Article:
There are an estimated 9000 people living in conditions of modern slavery in Gabon (GSI 2018). The country is a primary destination and transit country for West and Central African men, women and children subjected to forced labour and sex trafficking. Boys are forced to work as street vendors, mechanics, or in microbus transportation and the fishing sector. Girls are subjected to domestic servitude and forced labor in markets or roadside restaurants. Gabonese children are exploited as market vendors in eastern provinces of the country. In some cases, families willingly give children to intermediaries who fraudulently promise education or terms of employment they ultimately do not provide, instead subjecting the children to forced labor through debt bondage. Some traffickers procure falsified documents for child trafficking victims to make them appear older than 18 years old to avoid prosecution under the child trafficking law.
Christelle’s home village is Assahoun, in the southwest of Togo (Maritime Region). She is the eldest of five children and was in Standard Five at the Catholic Primary School when she left with traffickers on the long journey to Gabon. Today, Christelle is back in her village with her parents. She is under apprenticeship to become a seamstress. Her training is being supported as part of a joint effort by Plan Togo and the Department for the Protection and Promotion of the Family and Children and is financed by Plan Togo.
One day a woman named Yawa came to visit a woman in my village. I was the subject of their discussion. Yawa told me I would make a lot of money working in Gabon, and that I would continue my education at the same time.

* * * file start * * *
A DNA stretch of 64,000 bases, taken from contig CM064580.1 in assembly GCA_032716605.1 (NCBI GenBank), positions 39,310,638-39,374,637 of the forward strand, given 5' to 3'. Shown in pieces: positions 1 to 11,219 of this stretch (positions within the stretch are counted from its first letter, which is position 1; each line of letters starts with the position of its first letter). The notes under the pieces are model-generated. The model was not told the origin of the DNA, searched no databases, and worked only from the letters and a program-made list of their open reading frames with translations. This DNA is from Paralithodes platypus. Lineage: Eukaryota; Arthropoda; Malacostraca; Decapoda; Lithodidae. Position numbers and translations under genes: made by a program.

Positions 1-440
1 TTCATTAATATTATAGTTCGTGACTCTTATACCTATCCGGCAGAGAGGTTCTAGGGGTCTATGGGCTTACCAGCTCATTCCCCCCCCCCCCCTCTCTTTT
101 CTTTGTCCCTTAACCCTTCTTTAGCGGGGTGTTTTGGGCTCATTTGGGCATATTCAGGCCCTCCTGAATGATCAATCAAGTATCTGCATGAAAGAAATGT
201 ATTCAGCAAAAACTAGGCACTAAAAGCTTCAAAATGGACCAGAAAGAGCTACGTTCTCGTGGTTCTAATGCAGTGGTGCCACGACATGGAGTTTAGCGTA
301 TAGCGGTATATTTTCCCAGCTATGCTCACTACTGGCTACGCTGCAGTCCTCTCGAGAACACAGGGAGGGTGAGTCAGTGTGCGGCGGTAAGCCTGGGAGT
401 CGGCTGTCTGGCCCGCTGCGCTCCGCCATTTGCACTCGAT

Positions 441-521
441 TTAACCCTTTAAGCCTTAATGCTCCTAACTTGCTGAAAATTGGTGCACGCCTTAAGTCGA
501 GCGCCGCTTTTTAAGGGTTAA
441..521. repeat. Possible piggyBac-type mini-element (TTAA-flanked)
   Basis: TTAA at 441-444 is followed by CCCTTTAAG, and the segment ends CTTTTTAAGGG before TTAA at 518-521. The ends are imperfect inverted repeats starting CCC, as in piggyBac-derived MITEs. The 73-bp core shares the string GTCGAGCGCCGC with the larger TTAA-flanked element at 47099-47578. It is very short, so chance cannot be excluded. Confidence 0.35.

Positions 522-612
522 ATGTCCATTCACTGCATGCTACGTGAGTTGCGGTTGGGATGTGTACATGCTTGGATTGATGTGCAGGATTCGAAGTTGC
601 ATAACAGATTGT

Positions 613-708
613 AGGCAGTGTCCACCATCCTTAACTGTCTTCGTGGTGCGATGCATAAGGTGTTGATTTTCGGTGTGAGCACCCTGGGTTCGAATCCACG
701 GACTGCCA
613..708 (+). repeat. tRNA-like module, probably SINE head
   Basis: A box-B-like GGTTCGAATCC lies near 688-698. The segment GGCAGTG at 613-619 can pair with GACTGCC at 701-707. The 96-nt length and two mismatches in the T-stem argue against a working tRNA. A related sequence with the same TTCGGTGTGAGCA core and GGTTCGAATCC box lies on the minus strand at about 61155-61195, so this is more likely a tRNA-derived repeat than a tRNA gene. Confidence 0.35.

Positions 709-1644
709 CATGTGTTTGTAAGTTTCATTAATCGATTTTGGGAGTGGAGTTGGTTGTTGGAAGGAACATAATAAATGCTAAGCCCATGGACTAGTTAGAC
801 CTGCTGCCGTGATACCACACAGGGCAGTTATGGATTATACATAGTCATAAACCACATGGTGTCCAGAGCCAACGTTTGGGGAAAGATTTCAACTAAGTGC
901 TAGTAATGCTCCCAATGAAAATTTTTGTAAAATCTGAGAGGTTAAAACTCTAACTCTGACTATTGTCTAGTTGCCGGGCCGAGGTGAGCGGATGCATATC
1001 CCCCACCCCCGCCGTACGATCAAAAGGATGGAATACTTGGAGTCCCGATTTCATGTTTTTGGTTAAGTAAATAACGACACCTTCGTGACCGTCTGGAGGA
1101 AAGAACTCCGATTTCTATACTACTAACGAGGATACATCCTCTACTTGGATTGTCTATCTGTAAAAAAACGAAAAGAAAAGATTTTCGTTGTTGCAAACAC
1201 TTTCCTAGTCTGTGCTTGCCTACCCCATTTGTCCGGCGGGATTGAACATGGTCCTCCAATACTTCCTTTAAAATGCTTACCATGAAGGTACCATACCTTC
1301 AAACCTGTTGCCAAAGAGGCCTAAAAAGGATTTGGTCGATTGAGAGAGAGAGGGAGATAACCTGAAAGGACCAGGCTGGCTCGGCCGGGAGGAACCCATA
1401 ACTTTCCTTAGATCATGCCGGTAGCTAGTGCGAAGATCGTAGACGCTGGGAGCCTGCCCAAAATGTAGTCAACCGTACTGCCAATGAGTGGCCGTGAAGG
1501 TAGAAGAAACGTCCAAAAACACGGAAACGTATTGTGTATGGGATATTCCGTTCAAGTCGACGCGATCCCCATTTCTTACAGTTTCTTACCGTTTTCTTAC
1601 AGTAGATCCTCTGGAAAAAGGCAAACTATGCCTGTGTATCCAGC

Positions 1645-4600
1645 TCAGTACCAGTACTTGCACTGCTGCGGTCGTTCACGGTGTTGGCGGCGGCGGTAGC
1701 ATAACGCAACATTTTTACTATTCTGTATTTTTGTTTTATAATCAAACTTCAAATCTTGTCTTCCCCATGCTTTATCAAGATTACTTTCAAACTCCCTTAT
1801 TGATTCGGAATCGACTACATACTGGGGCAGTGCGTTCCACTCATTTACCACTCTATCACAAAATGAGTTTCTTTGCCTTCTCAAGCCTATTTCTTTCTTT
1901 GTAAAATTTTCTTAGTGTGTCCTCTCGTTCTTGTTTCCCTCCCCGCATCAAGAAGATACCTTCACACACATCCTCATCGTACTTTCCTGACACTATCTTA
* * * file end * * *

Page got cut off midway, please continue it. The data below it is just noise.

A few days later, after undergoing a rapid training in manners and etiquette – learning how to walk correctly, and to say “Yes, madam”, “Yes, sir”, “No, madam”, “No, sir” – I was placed with a Togolese-Gabonese couple. The woman was called Madeleine. She is a Togolese and she owned a shop, selling diverse items. I was required to run the shop for her. After a few days, I started having problems. My mistress used to insult me, whatever I said. She beat me and called me names; she said I was a thief.
The woman Yawa had spoken to came to see my mother. She tried to convince her to let me go to Gabon, saying I would be in good hands and she would not have to worry about my safety. I got interested.
A few days later, she came for me to stay with her in Bé (a suburb of Lomé). I was there for a week. Yawa came with two other girls, aged 14 or 15. The three of us were later confided to another lady who took us to Benin by bus. We crossed the Togo-Benin border on foot, then took another vehicle to Cotonou, the capital, where we were put with about 30 other girls for three days. We fed ourselves on sugar with cassava flour and akpan (steamed corn dough).
When she was absent, her husband would come to the shop. He would squeeze my breast and my behind. One day as I was tidying up the sitting room, he came and held me tightly to his body. I struggled free and in the process fell in the stairway. I threatened to tell his wife, but did not do so because I was afraid. Despite my threats, he persisted. Finally, one night, he succeeded in raping me. I stopped having periods and knew I was pregnant. He wouldn’t accept his responsibility and I was sent away. I went to the Togolese embassy and recounted my plight and asked to be helped to return home.
We took a boat from Cotonou. We were put in the far end, and a big tarpaulin was used to cover us, to hide us from curious eyes. We spent seven days at sea. I suffered from seasickness, throwing up everything I ate. When we reached Gabon, the police were on patrol. The boat’s captain fled, leaving us to our fate. Some men with a canoe took me to a village built entirely on stilts in the water. There, a man put us on a bus to an unknown destination. On our arrival, another came to take us to Yawa. She had arrived in Gabon by plane.
As told to researchers for Plan International in their report ‘For the Price of a Bike: Child Trafficking in Togo’